On the surface, measuring an industrial diesel engine’s fuel consumption and its effect on your total cost of ownership (TCO) seems straight forward, but too much focus on the fuel gage can mean you’re overlooking other important factors and indirect costs.
Understanding the end customer’s business is key for both engine manufacturers and OEMs in order to give the best recommendation on which engine to choose. Over its lifetime a large industrial engine can consume hundreds of thousands of liters of diesel. For some applications the machinery fuel cost can make up over 90 per cent of the total cost of ownership.
This means that rightsizing your engine for the machine and the right configuration for said engine can save a whole lot of money. An example of this is Dalby Maskin in Sweden. By swapping out their engines, the company lowered fuel costs by over €100,000 per year.
Here are some of the less-heralded benefits of lower fuel consumption that will also affect your total cost of ownership.
The logistical cost of refilling
How difficult and time consuming is it to refill your machine? Low fuel consumption means refilling less often, and therefore could mean saving time and logistical costs. If you operate in remote locations – such as in agriculture – these logistical savings can be significant. In some instances, it could be worth investing in a larger fuel tank if it means refilling less often.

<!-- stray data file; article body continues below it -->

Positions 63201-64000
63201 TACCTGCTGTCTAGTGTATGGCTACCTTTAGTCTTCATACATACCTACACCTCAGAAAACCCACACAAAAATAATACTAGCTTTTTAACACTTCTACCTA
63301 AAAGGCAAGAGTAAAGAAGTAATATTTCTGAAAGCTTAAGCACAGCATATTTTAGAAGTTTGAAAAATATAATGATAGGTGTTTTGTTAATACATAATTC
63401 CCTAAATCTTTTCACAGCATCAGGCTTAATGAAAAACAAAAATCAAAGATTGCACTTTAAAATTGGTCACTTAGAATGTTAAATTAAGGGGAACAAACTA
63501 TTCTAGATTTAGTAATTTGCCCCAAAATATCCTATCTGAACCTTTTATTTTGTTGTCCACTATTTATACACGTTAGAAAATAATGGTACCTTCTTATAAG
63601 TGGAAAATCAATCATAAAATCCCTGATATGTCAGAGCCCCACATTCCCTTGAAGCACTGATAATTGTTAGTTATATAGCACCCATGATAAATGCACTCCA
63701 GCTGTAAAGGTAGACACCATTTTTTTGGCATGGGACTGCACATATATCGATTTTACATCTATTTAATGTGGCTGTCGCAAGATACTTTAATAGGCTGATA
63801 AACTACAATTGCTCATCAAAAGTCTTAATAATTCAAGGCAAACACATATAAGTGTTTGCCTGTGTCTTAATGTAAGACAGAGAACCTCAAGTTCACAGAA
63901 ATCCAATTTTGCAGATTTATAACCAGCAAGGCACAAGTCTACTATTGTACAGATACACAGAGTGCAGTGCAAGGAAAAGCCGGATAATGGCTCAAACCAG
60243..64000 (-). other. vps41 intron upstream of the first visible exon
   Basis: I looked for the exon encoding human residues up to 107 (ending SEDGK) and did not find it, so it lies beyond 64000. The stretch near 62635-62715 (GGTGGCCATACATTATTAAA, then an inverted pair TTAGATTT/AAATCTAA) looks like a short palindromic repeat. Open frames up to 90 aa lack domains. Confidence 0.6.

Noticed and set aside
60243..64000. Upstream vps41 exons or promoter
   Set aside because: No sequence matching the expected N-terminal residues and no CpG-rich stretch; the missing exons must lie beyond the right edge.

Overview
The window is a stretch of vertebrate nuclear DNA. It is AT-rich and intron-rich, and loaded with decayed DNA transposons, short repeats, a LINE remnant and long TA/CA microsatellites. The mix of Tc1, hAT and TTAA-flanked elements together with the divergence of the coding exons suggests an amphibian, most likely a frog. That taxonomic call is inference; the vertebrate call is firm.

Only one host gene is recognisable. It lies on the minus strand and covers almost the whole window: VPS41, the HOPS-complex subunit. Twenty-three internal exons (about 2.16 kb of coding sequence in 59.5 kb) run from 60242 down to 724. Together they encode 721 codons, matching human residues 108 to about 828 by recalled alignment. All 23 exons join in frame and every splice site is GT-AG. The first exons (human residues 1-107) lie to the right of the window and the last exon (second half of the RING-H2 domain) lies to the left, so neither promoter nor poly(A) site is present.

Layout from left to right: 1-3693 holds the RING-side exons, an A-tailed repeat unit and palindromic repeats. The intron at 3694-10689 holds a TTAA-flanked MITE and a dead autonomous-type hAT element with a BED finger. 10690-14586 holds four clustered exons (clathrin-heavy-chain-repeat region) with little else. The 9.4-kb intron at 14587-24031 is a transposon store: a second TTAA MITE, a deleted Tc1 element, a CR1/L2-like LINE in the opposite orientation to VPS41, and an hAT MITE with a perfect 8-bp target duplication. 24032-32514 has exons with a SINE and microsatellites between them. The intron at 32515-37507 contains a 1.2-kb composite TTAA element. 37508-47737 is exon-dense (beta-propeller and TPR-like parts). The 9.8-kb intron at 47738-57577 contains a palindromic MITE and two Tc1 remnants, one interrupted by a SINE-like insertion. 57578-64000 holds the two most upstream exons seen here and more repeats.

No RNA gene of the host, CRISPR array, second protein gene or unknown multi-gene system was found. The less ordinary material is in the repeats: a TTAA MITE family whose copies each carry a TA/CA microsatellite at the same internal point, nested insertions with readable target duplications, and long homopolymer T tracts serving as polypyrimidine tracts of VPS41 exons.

“If you operate remotely and need a fuel tank to transport fuel to your machine, then lowering the number of trips will have a huge impact on your logistics costs,” says Per Karlsson Application Engineer, Volvo Penta.
The impact on productivity
Conversely, if refilling logistics are not a significant expense, lower fuel consumption could open up the possibility of using a smaller tank. This in turn could increase the payload of your vehicle. “In many industries, such as mining, every extra kilo of payload can quickly add up and make a significant contribution to a company’s bottom line. Especially if your vehicle is making multiple trips a day,” adds Karlsson.
Time is money
In some industries, speed is the most important parameter, in which case it’s important to limit the time needed to refill. For example, in agriculture, the window for harvesting can be short and as much produce as possible needs to be harvested as quickly as possible. Or water pumps, which typically are used for tasks that need to be completed urgently. So instead of opting for a smaller tank, in this case a fuel-efficient engine can give you more productivity from the machine.
“The cost of fuel isn’t always about the amount you consume. It can also be about the impact of refilling and what that means for your business,” says Per Karlsson. “Only by taking all these factors into account can you fully understand the true cost of fuel on your TCO.”
Per Karlsson is a Sales and Application Engineer at Volvo Penta, who specializes in technical issues with OEMs and end customers. He has been at Volvo Penta for ten years, where he has worked with both the marine and industrial segments. Prior to joining Volvo Penta, Per has also worked with maintenance and aftermarket diagnostics in a wide variety of industries including shipping, construction, forestry and agriculture industries.